The cops noticed the head was missing last December 15. On the 18th an employee with the Army Corps of Engineers found the fiberglass head and retrieved it from the side of a road near the Mississinewa Reservoir. The statue’s base has since been moved to the Grant County Parks and Recreation maintenance building to protect it from further overly-enthusiastic fans who just can’t get enough of Mark Evanier ‘s television cartoons.  No word on whether base and head have since been reunited, but we like to think they joined again sometime around Valentine’s Day and went out for a nice lasagna dinner.

Girl meets geeks at NYCC?

Girl meets geeks at NYCC?

The Hey Lady isn’t about to let anyone disabuse her of the notion that comic book conventions are attended mostly by stereotypical male comic book geeks.  Not even when they have huge manga and anime contingents (very popular with girls and women), all sorts of tie-ins with other media, and are run by professional convention planners.  No sirree, she’s a’comin’ to the New York Comic Con with the sole intent of wranglin’ her a May-un!  She seems equally intent on not noticing the many, many, MANY women who will be attending, and most likely not even paying attention to all the cool stuff around (besides male geeks) that might even interest her.

Hasslehoff in Vegas career move

Hasslehoff in Vegas career move

David Hasslehoff (Knight Rider, Nick Fury: Agent of SHIELD, and some lifeguard show) has taken on the role of Roger DeBris in the newly mounted verson of The Producers at the Paris Hotel and Casino in Las Vegas. Broadway.com has opening night video and interviews with Hasslehoff, Mel Brooks, and other cast members.

Let’s see if the Germans still love him after this performance.

Seven Heroes of Victory

Seven Heroes of Victory

Wired Magazine’s Annalee Newitz believes the plotline of Heroes bears more than a few similarities to that of the recent Grant Morrison-written DC series 7 Soldiers of Victory.  Because, you know, nobody’s ever done assemble-the-squad plotlines in the history of  television or comic books.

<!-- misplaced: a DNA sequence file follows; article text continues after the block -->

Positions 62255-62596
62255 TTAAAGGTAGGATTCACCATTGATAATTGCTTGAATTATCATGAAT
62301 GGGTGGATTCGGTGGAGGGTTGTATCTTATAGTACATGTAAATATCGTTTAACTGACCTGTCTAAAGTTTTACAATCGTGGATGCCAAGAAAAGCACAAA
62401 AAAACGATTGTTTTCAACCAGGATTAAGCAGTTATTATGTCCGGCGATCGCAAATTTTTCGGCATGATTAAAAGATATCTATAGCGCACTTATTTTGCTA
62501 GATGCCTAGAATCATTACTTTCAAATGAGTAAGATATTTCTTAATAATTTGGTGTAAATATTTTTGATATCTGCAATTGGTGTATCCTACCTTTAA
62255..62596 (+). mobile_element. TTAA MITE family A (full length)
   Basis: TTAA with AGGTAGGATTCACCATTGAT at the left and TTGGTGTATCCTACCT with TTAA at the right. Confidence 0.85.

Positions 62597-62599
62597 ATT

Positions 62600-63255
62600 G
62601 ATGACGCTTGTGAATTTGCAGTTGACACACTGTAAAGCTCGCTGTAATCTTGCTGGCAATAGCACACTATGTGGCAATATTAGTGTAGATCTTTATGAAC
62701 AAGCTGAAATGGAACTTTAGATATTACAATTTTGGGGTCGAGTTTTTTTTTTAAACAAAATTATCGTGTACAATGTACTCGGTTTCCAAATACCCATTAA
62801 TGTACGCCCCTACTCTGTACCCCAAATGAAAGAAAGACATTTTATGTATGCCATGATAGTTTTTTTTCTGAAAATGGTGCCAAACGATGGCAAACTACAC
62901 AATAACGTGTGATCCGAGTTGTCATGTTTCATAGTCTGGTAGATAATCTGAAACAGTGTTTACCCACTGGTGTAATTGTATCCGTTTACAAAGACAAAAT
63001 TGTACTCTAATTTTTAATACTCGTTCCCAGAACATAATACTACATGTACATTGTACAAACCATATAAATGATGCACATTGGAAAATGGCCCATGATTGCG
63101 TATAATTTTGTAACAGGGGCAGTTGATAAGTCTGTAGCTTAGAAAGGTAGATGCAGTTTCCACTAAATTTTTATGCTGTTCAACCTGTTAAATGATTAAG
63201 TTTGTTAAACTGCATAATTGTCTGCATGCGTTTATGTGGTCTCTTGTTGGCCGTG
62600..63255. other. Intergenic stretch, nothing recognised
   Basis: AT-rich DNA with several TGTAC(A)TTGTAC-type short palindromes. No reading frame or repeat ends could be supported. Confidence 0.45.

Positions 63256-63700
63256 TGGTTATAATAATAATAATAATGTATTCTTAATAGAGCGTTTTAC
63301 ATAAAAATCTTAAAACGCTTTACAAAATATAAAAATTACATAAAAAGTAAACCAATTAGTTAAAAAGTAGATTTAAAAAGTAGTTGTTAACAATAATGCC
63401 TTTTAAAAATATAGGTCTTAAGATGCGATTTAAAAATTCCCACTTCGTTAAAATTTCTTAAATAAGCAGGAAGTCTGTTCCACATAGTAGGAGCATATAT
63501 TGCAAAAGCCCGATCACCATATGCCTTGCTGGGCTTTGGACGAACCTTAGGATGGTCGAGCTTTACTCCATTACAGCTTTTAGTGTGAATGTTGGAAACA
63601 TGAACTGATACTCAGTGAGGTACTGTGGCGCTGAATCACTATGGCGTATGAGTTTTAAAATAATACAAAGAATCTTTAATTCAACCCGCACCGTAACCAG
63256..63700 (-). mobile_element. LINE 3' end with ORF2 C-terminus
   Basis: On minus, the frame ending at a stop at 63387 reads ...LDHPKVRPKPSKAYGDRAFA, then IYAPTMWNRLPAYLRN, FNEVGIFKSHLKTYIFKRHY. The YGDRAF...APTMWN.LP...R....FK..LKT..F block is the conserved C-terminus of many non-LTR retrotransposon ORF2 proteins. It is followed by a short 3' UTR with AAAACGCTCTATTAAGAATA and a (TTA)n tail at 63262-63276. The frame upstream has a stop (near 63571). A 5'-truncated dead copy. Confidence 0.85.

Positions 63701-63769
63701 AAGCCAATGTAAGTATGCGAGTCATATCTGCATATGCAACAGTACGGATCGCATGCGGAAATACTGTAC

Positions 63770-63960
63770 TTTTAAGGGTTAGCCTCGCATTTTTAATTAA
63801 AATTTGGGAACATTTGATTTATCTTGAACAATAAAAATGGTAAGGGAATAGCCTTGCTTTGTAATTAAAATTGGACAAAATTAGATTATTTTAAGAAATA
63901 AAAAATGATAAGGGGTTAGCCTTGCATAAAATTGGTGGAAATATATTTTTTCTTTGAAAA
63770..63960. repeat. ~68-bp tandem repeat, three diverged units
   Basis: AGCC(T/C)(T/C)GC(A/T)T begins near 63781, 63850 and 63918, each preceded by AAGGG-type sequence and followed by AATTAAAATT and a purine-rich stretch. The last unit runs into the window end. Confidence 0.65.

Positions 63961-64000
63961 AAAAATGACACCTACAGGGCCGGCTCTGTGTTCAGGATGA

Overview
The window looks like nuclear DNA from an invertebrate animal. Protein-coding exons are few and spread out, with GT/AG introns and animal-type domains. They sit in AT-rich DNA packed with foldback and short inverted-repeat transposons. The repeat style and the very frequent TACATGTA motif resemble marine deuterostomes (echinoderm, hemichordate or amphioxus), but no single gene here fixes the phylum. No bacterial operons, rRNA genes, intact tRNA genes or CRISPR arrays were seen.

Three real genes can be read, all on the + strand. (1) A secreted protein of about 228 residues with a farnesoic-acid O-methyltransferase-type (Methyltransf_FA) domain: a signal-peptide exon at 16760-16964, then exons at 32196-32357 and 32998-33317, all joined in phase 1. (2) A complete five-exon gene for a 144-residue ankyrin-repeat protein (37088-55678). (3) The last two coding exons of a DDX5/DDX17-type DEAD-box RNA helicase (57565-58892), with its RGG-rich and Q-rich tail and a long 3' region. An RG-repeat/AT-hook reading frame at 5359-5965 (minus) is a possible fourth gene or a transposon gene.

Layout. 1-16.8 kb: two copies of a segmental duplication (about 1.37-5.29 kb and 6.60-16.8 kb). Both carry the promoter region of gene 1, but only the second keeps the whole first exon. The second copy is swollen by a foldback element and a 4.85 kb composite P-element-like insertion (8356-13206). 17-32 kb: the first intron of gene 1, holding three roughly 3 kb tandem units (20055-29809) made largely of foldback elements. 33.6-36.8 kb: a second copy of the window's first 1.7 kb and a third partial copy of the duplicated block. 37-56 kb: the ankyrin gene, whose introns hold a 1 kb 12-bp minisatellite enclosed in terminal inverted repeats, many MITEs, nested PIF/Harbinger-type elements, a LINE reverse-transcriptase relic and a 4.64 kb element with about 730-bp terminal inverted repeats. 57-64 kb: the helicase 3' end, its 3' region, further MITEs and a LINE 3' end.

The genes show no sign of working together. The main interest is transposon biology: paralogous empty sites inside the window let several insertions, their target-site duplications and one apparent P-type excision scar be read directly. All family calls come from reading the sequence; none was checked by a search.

Actually, her point is "the fact that I could fruitfully compare them means that Heroes is finally coming into its own as a good comic book story".  Or as, one would assume, a good dramatic story — period.

Party hardy

Party hardy

Heidi McDonald’s already done the heavy lifting on where all the post-NYCC parties are going to be. A word to the wise: sleep is not an optional item. You need to rest sometime. On the other hand, if you’re used to pulling all-nighters to hit deadlines, go wild.

Smallville without Lex

Smallville without Lex

Even though some of us think that superhero stories would be swellerific if only it weren’t for those bad guys, that notion flies out the window when a villain — or a villain to be — is given such a consistently nuanced and rich portrayal.  The actor who does that for Lex Luthor on Smallville (and whom many consider one of the best aspects of that show), Michael Rosenbaum, has confirmed that he will be departing the series at the end of next year’s season. 

Even though that’s a long way away, viewers are doubtless already wondering who if anyone could take Rosenbaum’s place, and speculating that, if the show’s creators are wise, they’ll wrap up the entire series next year and go out with a bang.  Of course, it’s based on comics, so you could always have Lex die and be resurrected as another actor…